Ann Van Heest, MD, Receives The Graduate Medical Education Lifetime Achievement Award

Ann Van Heest, MD, and Susan Culican, MD, PhD

We are excited to announce that Ann Van Heest, MD, professor and vice chair of education, has received The Graduate Medical Education Lifetime Achievement Award for her noteworthy and lasting contributions to education in the University of Minnesota Department of Orthopedic Surgery.

The Graduate Medical Education Lifetime Achievement Award was established in 2020. It is presented by the Office of Graduate Medical Education (OGME) to members of the GME community who, in the span of their GME career, have made noteworthy and lasting contributions, provided outstanding service and have dedicated significant time to improving GME at the University of Minnesota. They represent the best in the field. The Lifetime Achievement Award is the highest honor bestowed upon a member of the GME community at the University of Minnesota.

“Dr. Van Heest was selected for her commitment and contributions across the entire spectrum of GME,” says Associate Dean of Graduate Medical Education Susan Cuilican, MD, PhD. “She has supported the orthopedic surgery residency at the University of Minnesota as a Program Director, the Department and the greater UMN GME community as a Vice Chair of Education, orthopedic residents and programs across the country with her work in advocating for women in orthopedics and on the ACGME Orthopedic Review Committee, and the broader community of educators through her scholarship on resident learning and assessment – some of which I read to inform my own research in GME. Dr. Van Heest is an advocate for learners and an invaluable resource for the GME community.”

Dr. Van Heest has made significant contributions to the department, University, and state of Minnesota throughout her tenure, and we are honored to have her on our faculty.

She completed medical school and orthopedic surgery residency at the University of Minnesota and went on to the Harvard Hand and Upper Extremity Surgery and Pediatric Hand Surgery Fellowship at Brigham and Women's Hospital/Children's Hospital in Boston.

In 1993, she returned to the University of Minnesota Department of Orthopedic Surgery as a faculty member. Since then, the treatment of children with hand and upper extremity disorders, clinical research, and education of future orthopedic surgeons have been the pillars of her work.

“In the history of Graduate Medical Education at the University of Minnesota, I cannot think of a more appropriate person to receive this award,” says Department of Orthopedic Surgery Chair Denis R. Clohisy, MD. “She has exceptional performance as a leader, education administrator, and most importantly, a passionate, one-on-one educator with all types of learners.”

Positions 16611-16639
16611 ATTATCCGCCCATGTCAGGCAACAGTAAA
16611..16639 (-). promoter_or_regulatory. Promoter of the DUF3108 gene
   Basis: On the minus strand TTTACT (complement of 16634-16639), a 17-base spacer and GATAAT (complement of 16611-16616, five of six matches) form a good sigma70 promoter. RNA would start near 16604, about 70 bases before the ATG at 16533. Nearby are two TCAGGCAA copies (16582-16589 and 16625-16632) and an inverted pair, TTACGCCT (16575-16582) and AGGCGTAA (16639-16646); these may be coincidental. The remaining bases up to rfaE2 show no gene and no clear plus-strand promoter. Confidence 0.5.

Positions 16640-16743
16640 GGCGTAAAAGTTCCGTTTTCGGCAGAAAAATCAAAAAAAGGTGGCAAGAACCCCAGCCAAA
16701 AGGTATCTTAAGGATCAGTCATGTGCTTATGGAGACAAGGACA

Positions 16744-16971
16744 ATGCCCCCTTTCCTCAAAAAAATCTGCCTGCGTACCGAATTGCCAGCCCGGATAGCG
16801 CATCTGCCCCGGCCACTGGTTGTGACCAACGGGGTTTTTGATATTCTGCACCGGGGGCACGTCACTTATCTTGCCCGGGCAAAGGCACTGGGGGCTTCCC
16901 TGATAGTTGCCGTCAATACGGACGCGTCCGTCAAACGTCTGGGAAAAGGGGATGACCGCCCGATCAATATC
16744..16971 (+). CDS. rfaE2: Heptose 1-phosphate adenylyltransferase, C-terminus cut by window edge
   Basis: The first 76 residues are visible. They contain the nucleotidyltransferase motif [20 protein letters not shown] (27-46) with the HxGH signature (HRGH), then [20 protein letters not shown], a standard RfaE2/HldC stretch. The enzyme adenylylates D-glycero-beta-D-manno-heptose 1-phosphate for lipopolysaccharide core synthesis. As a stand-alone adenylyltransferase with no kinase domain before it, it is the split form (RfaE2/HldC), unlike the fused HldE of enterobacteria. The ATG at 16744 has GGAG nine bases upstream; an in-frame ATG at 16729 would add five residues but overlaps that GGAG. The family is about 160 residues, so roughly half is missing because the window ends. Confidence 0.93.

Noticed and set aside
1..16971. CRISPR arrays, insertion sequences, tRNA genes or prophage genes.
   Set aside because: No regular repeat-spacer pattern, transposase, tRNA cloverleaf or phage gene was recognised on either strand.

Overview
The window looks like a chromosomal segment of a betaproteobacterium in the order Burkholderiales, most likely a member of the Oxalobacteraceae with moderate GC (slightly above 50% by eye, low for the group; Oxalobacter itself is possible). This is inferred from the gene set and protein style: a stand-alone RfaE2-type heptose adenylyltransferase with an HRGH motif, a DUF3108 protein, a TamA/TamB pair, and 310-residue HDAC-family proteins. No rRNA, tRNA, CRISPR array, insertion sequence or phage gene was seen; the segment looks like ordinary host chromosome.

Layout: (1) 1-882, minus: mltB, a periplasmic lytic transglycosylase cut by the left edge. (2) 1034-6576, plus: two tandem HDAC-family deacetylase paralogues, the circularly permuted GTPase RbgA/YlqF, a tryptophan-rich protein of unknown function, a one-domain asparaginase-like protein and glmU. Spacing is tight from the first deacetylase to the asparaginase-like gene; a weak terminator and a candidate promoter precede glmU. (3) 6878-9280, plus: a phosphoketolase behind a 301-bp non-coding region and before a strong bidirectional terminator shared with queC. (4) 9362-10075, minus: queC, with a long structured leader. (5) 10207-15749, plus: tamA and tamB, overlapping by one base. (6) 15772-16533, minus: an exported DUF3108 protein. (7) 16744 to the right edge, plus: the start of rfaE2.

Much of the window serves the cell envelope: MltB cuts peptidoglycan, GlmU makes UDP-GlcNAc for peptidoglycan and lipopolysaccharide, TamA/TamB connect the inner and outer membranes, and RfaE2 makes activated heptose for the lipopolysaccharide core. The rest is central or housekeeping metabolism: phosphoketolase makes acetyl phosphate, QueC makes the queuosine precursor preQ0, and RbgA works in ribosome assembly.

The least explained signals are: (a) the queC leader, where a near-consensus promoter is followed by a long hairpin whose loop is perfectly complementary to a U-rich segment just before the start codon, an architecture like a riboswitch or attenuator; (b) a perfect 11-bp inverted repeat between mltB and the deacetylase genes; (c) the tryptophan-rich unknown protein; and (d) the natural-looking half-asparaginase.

Dr. Van Heest served as the department’s residency program director for 17 years, with one of her core initiatives being increasing gender diversity in orthopedic surgery. With leadership from Dr. Van Heest and a growing number of female faculty, the department has had 25 percent female residency graduates over the last decade. Dr. Van Heest has also been active inThe Perry Initiative, a program that exposes young women to careers in orthopedic surgery and biomechanics. She has served on its board of directors since 2015 and hosts annual Perry Initiative events in the department. She has been a long-time member of the Ruth Jackson Orthopedic Society (RJOS), an organization dedicated to promoting the professional development of women in orthopedics throughout all stages of their careers, and served as the 2009-2010 RJOS President.

A major initiative during her tenure as residency program director was to increase the residency complement from six to eight positions per year and expand rotations to include TRIA Orthopedic Center and Regions Hospital. As two residents were phased in annually over the span of five years, the curriculum was completely restructured to the framework present today. 

“Making changes to orthopedic residency education to reflect the breadth and depth of knowledge needed to be a competent orthopedic surgeon is an important role for the PD,” reports Dr. Van Heest.  “It has been my privilege to serve the University as a leader in orthopedic education over the past three decades.”

Recognition for her education leadership efforts have also included national awards. Dr. Van Heest earned the Parker J. Palmer Courage to Teach Award in 2011, the highest recognition for an ACGME (Accreditation Council for Graduate Medical Education) program director for her work advancing all aspects of orthopedic education. She also received the American Orthopaedic Association's (AOA) Distinguished Clinician Educator Award in 2018.

Dr. Van Heest has also been a leader in national orthopedic organizations. She is serving on the American Board of Orthopaedic Surgery (ABOS) from 2016-2026, and is currently vice-president of the ABOS. She also is the second President-elect of the AOA, the national leadership organization for orthopedic surgery. She was recently appointed to the ACGME Residency Review Committee (RRC), which is responsible for accreditation of orthopedic surgery residency and fellowships in the United States.

We are incredibly fortunate to have Dr. Van Heest as a leader and educator within our department.

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